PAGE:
CHEAPSKATE PAM here. Be sure you know about all the tax credits you can get for home improvements now through the end of 2010. All part of our economic recovery and energy efficiency programs, potentially good for the environment and good for the pocketbook, too, if played correctly. Money smart because (1) you can save a lot of money directly off your tax bill, offsetting the cost of the improvements by up to 30%, and (2) you can cut your energy bill, especially if you choose improvements whose energy payback is better than the up-front costs. This latter issue can be tricky, though.
I cannot claim to be an expert on which investments to make, if at all, or in which order. But I have some opinions based on my own research and triangulations about what to invest in to save on money and energy, truly. My thoughts:
- Insulate your attic and walls. From all that I have read, having proper, maximum insulation can deliver the #1 payback in money and energy savings in a house, period.
- New windows? The payback is controversial (see this post). Exterior storms may be a better place to put available cash, first. I am going to check this out for my house here in the land of six-month winters.
- New storm doors? I think this might be smart for winter-ites.
- New roof — if you need one, this sounds like a great program to offset some of the expense.
- If you need a new water heater or air conditioning system, this could be a good incentive to make the purchase. Old water heaters can be energy wasters, so you might want to look at the options even if you think your behemoth has a few good years on it; these babies can be insulated too although I don’t know if that cost can earn a tax credit.
- See the EPA website (link below) for the full list of options.
Most of the investments above deliver a 30% tax credit, up to $1500 maximum back. Note, a tax credit is a direct write-off/reduction/cut of actual taxes owed on the bottom, final line of your tax return. (A tax deduction is a reduction to your top-line gross income, the very first number you plug in before you then start figuring out your taxes owed.)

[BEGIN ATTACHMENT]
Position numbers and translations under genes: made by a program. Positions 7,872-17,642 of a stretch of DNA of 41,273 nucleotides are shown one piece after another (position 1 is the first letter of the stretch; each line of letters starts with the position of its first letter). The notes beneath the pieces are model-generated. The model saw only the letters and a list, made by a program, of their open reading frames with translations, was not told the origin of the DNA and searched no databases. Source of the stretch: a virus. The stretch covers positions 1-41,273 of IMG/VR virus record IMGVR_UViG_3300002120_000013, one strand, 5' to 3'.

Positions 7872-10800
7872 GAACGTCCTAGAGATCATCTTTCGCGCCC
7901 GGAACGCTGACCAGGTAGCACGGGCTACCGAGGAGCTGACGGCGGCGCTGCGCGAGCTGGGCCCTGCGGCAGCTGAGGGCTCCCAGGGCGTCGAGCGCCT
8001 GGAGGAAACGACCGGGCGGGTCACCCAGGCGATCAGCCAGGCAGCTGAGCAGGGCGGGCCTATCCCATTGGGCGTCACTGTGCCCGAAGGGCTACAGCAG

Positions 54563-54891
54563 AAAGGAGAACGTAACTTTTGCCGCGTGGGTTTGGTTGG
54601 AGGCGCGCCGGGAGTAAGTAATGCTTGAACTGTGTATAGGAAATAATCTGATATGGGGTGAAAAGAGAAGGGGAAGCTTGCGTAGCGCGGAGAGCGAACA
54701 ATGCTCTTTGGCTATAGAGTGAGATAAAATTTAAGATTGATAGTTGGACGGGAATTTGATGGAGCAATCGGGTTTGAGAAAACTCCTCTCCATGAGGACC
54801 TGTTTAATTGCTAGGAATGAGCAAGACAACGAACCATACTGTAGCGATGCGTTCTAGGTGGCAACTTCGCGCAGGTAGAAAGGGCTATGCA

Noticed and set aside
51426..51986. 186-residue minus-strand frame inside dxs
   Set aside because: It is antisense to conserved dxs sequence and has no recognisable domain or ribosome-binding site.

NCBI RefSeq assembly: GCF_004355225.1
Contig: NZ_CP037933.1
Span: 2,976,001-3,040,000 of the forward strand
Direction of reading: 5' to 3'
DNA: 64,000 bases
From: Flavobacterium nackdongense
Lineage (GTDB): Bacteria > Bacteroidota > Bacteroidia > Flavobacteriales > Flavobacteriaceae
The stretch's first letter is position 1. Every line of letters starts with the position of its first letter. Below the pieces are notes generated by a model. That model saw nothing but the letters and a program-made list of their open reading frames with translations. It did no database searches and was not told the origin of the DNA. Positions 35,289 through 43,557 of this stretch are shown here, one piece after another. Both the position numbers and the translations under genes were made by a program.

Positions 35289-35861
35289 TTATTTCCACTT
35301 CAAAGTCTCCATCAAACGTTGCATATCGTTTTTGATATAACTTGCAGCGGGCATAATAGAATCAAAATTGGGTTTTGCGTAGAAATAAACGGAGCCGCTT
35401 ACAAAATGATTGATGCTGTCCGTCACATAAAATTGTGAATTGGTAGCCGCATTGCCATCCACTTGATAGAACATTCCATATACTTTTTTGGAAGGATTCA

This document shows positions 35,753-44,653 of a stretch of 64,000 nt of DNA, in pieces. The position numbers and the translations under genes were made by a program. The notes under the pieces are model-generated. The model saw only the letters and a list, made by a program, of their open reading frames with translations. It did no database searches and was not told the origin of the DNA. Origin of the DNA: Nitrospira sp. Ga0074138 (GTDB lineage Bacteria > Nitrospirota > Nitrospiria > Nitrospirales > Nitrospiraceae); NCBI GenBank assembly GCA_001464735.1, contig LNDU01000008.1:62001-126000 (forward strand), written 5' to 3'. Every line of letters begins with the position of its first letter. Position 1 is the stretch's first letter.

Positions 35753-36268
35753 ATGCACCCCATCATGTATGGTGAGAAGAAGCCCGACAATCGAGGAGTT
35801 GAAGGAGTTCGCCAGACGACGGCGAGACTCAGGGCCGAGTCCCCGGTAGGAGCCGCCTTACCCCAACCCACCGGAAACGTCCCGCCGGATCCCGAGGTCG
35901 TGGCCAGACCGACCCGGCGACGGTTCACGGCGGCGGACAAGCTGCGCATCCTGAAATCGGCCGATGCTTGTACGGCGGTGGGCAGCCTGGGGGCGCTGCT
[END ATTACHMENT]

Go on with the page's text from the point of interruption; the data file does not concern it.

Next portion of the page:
If you are interested in installing solar panels – there is no limit to the tax credit. With this technology, I would just advice, be sure you do the calculations on pay-back time considering various scenarios for utility prices and the life expectancy and maintenance costs of the solar panels. I’m guessing this payback will be very dependent on the climate where you live.
Another important note: A Manufacturer’s Certification Statement also is required for all these purchase.
Three no-cost energy saving tips from my arsenal:
- Use your window treatments. Close off the hot summer sun, then reopen the shades/drapes and windows when the sun goes down to re-cool the house naturally. Some idea in winter: Let the sun in to warm the house in the daytime, but shut those drapes fast when the sun goes down to preserve heat.
- If you’re in a bloody hot climate and are specifying a new roof — choose a light color. Stuff I’ve read online says this can cut energy costs dramatically.
- Run your dishwasher at night, when there is less demand for energy. Not sure if it will cut your bill, but it’s good for the grid.
The EPA’s website on the program seems pretty informative – be sure to check it out fully and save some money on the renovations you need or may already have under way.